Professor Colin Rogers examines whether the use of algorithms in decision-making could unintentionally introduce bias into assessments of risk and predicting future offending.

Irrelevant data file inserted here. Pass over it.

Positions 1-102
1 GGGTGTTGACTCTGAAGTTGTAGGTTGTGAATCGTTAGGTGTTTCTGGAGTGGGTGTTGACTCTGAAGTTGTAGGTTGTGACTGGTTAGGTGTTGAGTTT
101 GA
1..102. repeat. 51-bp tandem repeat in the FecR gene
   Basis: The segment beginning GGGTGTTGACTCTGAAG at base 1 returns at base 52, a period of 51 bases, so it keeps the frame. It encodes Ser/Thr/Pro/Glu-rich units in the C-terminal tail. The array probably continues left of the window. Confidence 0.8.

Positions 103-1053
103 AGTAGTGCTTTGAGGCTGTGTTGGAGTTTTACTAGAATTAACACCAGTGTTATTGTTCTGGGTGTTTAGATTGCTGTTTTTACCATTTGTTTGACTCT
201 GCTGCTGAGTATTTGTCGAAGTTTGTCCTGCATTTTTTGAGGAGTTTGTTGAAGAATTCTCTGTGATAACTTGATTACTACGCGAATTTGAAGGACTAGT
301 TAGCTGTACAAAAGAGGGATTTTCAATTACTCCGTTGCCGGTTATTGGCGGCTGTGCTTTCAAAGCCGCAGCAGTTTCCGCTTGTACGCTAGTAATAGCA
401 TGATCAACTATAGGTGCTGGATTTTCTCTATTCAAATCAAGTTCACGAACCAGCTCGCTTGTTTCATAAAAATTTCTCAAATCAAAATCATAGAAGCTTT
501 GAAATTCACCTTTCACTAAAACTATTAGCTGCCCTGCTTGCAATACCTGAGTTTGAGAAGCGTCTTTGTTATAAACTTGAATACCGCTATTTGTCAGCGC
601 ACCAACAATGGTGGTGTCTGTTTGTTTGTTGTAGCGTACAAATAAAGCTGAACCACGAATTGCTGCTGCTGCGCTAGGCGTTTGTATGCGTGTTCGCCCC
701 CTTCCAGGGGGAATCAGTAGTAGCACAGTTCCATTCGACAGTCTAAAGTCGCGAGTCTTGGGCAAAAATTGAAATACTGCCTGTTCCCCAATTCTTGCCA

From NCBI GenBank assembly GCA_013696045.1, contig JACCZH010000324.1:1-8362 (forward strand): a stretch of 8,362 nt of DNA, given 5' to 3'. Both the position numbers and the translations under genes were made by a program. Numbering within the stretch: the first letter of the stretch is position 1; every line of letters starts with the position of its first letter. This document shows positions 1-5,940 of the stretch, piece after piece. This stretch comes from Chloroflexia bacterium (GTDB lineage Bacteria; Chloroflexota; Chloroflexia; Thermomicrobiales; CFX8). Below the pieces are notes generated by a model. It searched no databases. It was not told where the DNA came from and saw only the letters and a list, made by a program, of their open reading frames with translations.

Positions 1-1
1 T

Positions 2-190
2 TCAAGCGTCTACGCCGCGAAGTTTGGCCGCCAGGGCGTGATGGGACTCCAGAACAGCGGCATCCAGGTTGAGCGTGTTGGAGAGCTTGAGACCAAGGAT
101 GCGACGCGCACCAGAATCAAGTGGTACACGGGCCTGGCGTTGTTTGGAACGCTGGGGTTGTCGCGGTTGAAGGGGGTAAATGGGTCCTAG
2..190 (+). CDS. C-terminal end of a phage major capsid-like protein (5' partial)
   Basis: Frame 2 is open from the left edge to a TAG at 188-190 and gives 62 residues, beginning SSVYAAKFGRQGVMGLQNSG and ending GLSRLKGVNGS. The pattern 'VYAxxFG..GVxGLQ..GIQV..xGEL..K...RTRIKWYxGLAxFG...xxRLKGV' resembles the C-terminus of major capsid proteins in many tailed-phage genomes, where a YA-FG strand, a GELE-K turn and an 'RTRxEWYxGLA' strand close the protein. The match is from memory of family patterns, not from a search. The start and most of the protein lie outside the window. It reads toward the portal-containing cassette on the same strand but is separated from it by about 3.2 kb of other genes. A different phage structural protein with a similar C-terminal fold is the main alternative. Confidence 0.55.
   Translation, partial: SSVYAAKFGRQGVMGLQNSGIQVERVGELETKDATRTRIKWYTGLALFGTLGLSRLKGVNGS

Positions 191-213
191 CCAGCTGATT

Professor Colin Rogers examines whether the use of algorithms in decision-making could unintentionally introduce bias into assessments of risk and predicting future offending. At this time of the year it is usual to make resolutions, reflect upon the past and, of course, to try to make predictions for the coming year. Predicting the future, and events, is not an exact science, as recent political elections and referendums will testify. However, in part as an answer to economic cuts, reduced workforce and resources and other demands upon their services, police forces in England and Wales have naturally looked to technology to assist. This technology includes the automatic identification of vehicle registration numbers, the increased use of drones, hand-held computers for officers and various methods of analysing data and information to assist in providing adequate resources at high demand times. The use of technology and computer-assisted decision-making has even reached the hallowed halls of the custody office. Durham Constabulary is reportedly using artificial intelligence to help officers decide whether or not a suspect should be kept in custody. The system has been tested by the force and classifies suspects at a low, medium or high risk of offending and has been trained on five years of offending data. It is believed the tool could prove useful, and data for the Harm Assessment Risk Tool (HART) was taken from Durham police records between 2008 and 2012. It would appear that the system was tested during 2013, and the results showing whether suspects did in fact offend or not were monitored over the following two years. It appears forecasts that a suspect was low risk turned out to be accurate 98 per cent of the time, while forecasts that they were high risk were accurate in 88 per cent of assessments. And Kent Police, considered one of the pioneers of this type of predictive policing in the UK, reported that its trial of software, based on data analysis utilising certain algorithms, was 60 per cent better at spotting where crimes would take place than the force analyst. These kinds of initiatives, and similar approaches to the use of data, could well become the norm as police continue to rationalise their working processes. It appears to fit into the already well-known use of information and data for geospace analysis for crime and incidents and the general intelligence-led policing approach. These approaches are, of course, dependent on what is commonly referred to as big data and the analysis of such, particularly the use of algorithms. Big data and algorithms Big data is a term that describes the large volume of data both structured and unstructured that inundates an organisation and its business on a day-to-day basis. It includes the incorporation of other databases to formulate a larger database. Therefore, for the police, recorded crime statistics, stop and search figures, victim statistics, etc, are all part of what could be incorporated into big data for the purposes of this approach. Risk assessment algorithms are formulae that analyse big data sets which, as in the instance of Durham Constabulary, weigh up a variety of factors relating to recidivism or the likelihood an individual will commit another crime, or should be granted bail. Thus, predictive policing is based on the application of analytical techniques, particularly quantitative techniques, to identify likely targets for police intervention and prevent crime or solve past crimes by making statistical predictions. Creating the data All data is socially constructed. Policing is a people business, and social interactions between people are complex to say the least, especially, perhaps, in fraught situations. This interaction involves a certain amount of interpretation with citizens by officers to determine whether a formal instance of crime will be produced. It contains the opinions, stereotyping, beliefs and attitudes of those people working in their constructi